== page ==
Scottish Independence Referendum in 2014
I was a very young child when I began to dream about the independence of Scotland. More than 100 years ago, my grandmother on my mother’s side was a member of the Independent Labour Party campaigning for home rule and Scottish independence. Also, my grandfather’s uncle was an ILP politician at Westminster. But I am not the only case. In fact, many Scots have dreamed of independence since their childhood even having been forbidden to speak Scotch at school.
Today, our dream is just about to come true. In October 2012, UK and Scottish governments finally signed an agreement to hold the referendum on an independent Scotland in 2014. Now there is a great upsurge of people’s interest and expectation in independence. I think this is a good atmosphere and that it will make the referendum a success. Moreover, it has been decided that 16 and 17 year-olds will participate in the referendum, which means that this generation of teenagers can help decide the future of Scotland by their own hands. When the middle or elder generations were young, they couldn’t get a chance to exercise their views about independence for Scotland. But finally the chance has arrived which will let their children and grandchildren experience a true democracy. Whether they choose yes or no, it is significant that they now participate very actively in the activities concerning the referendum, which, I believe, will wake up the older generation to regain their passion and confidence that may have faded out with age.
Some people say that the ‘independence’ argument seems out-dated in the 21st century. But independence is not a matter to be limited in any certain times. We have fundamental rights and freedoms as human beings to decide our own lives. Equally, all peoples should help to shape the future of their own nation. Accordingly, we need to formulate and implement the policies that are the best for Scots. It includes social needs, education, welfare, and so on. But under the present structure of legislation through the UK government, it is very hard to realise these policies in the ways we want. For example, we have been paying huge taxes in supporting the UK nuclear deterrence capabilities. And although we have oil and gas in the North Sea, we can’t access the revenue from this because the UK government possesses those rights at present. In order to convert these budgets to spending for the benefit of our present and future generations, independence is necessary.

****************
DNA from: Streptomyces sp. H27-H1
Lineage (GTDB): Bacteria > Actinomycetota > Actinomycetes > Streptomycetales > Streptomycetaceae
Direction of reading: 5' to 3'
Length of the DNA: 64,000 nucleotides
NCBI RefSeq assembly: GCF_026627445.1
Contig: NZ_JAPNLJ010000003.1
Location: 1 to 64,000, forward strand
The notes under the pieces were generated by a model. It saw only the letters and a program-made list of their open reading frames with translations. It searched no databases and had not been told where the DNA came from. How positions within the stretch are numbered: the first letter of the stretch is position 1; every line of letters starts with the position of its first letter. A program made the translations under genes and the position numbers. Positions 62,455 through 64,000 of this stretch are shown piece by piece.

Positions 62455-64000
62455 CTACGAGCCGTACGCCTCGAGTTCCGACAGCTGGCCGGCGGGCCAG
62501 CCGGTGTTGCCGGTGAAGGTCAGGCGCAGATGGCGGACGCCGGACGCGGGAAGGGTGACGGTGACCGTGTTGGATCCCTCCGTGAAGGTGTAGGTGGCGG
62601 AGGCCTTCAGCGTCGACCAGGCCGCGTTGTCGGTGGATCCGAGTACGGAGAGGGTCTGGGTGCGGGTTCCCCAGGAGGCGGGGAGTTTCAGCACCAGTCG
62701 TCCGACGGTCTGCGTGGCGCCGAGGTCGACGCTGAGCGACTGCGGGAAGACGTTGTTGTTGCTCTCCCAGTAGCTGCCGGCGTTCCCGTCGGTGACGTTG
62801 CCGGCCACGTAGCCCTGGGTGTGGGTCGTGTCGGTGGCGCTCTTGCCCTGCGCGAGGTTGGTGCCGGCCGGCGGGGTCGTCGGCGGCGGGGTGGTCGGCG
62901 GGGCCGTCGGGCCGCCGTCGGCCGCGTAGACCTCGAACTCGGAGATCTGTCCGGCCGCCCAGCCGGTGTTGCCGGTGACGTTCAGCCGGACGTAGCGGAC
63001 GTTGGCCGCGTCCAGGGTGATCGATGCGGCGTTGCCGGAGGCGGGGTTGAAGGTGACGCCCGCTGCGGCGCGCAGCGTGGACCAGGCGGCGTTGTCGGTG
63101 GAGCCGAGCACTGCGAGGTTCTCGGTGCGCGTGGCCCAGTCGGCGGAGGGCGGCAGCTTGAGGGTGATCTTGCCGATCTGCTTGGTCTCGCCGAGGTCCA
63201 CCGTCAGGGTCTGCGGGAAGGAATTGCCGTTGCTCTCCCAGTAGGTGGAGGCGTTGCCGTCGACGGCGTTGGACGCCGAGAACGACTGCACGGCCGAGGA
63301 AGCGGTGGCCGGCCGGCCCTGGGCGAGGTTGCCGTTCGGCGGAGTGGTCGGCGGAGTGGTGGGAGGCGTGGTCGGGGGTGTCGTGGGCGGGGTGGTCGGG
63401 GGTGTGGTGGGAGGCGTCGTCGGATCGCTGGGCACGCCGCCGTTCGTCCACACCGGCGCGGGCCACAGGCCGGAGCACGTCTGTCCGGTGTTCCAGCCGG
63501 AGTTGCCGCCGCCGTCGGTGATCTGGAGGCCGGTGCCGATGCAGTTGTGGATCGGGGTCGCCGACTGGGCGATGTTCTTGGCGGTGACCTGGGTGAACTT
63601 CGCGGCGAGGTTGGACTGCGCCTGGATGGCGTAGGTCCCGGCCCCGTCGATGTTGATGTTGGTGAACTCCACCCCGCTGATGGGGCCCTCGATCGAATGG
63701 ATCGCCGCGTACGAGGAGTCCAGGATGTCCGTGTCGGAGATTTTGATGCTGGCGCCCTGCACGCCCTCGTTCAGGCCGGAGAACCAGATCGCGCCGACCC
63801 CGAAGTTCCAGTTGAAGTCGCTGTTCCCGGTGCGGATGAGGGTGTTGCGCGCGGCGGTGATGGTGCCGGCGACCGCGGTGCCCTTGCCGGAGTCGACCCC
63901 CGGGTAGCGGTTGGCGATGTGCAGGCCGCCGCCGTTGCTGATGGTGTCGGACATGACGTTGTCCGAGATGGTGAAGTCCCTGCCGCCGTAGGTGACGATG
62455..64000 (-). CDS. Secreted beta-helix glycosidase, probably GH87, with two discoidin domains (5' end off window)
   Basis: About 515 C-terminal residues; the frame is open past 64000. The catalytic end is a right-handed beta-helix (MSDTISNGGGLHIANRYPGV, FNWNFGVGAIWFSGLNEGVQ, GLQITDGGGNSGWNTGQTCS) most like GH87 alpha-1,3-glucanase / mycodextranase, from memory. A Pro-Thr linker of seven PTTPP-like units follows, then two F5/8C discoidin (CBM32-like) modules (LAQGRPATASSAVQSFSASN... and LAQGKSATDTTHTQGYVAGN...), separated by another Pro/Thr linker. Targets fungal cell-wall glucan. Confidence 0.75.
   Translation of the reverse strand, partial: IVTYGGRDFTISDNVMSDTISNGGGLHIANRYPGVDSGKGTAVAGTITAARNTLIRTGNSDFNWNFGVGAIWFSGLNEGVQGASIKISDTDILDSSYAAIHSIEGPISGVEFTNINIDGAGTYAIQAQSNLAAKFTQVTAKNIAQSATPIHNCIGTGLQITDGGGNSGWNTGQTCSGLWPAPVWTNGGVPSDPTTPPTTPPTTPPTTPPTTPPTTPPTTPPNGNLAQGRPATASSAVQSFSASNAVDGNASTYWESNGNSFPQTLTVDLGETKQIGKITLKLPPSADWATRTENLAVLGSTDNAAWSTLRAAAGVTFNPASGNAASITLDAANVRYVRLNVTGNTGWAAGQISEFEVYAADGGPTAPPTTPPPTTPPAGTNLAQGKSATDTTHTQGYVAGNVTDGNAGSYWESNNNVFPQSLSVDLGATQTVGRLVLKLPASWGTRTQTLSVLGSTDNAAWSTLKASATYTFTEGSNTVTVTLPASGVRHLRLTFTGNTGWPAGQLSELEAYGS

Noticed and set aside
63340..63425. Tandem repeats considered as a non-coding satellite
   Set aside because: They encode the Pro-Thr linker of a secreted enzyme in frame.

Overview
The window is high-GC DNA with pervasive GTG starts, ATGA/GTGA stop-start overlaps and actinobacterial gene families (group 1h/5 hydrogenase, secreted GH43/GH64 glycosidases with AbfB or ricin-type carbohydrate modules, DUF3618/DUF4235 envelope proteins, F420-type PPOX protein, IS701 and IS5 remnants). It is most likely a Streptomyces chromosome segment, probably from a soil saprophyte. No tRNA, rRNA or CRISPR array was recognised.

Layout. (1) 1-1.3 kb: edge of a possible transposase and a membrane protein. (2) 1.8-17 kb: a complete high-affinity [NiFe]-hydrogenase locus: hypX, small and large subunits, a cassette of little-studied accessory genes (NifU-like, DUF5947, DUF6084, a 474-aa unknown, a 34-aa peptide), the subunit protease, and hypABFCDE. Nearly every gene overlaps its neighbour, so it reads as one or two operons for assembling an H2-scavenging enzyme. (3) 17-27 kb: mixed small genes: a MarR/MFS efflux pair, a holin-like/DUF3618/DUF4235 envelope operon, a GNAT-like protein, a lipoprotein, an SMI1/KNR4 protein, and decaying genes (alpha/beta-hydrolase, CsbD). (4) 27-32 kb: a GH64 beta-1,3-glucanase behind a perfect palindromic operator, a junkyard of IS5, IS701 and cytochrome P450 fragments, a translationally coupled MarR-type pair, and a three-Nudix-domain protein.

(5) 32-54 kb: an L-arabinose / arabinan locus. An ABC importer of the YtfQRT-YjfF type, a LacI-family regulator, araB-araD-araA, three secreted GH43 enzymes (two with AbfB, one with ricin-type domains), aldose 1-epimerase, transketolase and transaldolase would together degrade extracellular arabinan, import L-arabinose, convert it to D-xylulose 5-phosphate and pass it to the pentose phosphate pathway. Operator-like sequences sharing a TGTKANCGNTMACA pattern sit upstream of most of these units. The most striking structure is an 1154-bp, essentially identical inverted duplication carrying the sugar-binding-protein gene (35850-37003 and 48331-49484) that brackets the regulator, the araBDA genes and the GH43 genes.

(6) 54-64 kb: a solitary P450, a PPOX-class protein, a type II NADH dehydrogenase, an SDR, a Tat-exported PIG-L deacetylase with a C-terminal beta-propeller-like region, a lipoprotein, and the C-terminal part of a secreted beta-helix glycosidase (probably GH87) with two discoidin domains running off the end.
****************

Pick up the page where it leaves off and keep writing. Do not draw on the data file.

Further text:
For a long period, Scotland has been used as a legal laboratory animal by the UK government to test unpopular legislation. I was born in Glasgow, about 30 miles away from Faslane naval base where the Trident system is deployed. Thus, I grew up seriously considering that nuclear weapons are distinct from other weapons in terms of their capability for mass destruction. At home and in school, I often talked about nuclear weapons or the naval base with my parents and friends. Those conversations affected me and caused me to think that Scotland should be denuclearized. With the hope that I will make a contribution to realise a nuclear free Scotland, I joined in with antinuclear activity at Scottish CND[ii] in my youth. Then I affiliated myself with the Scottish National Party and became a member of parliament in 2007. At that time many people of CND supported me. Since then, I have kept working as an expert parliamentarian contributing on the issue of nuclear disarmament.
For the SNP, our ultimate goal is to remove all nuclear weapons out of Scotland as we have desired for so many years. However, the UK government will never voluntarily remove them from our territory. That’s the most important reason we are trying to gain independence as the first step to achieve the goal. After independence, we will still remain a member of NATO, subject to the agreement of the withdrawal of Trident from Scotland. On this, some people say that it means an independent Scotland will rely on the US nuclear umbrella, which seems against the philosophy of nuclear free Scotland in the true meaning. Yes it does. However, it is important to realise that we must do this step by step until reaching the goal. For the next step, we plan to enlarge a nuclear-weapon-free zone to Northern Europe cooperating with other countries such as Norway and Sweden. Furthermore, we expect that it will influence other parts of Europe to build nuclear-weapon-free zones as well. Finally, we hope that it will provide an opportunity to fundamentally challenge the UK Government’s nuclear policies and practices – hopefully even driving the UK toward complete nuclear disarmament.
At present the SNP is involved in the ‘Yes’ campaign for the referendum. I believe that this campaign will move people’s minds in a constructive way because Yes is positive and there is a power in itself. Someone asked what would come if the referendum ends in failure. As I predict, we would challenge such a tough situation for quite a long time. The UK government would deal with Scottish independence as a very insignificant issue. Furthermore, it would be very difficult to make an issue of it again in Scotland. Nevertheless, I totally believe that YES will win. Also the SNP will continue pursuing independence whatever may happen in 2014.
Lastly, I invite you to our capital city of Edinburgh on 17-18 April in 2013. At this time, Abolition 2000[iii] will hold its annual general meeting. Already some major figures from Mayors for Peace have decided to attend. So, I would ask that you would consider visiting Edinburgh to attend this meeting, or send fraternal messages, so as to demonstrate international support for the Scottish anti-nuclear campaign and independence. I am sure that your visit and messages will encourage Scots very much.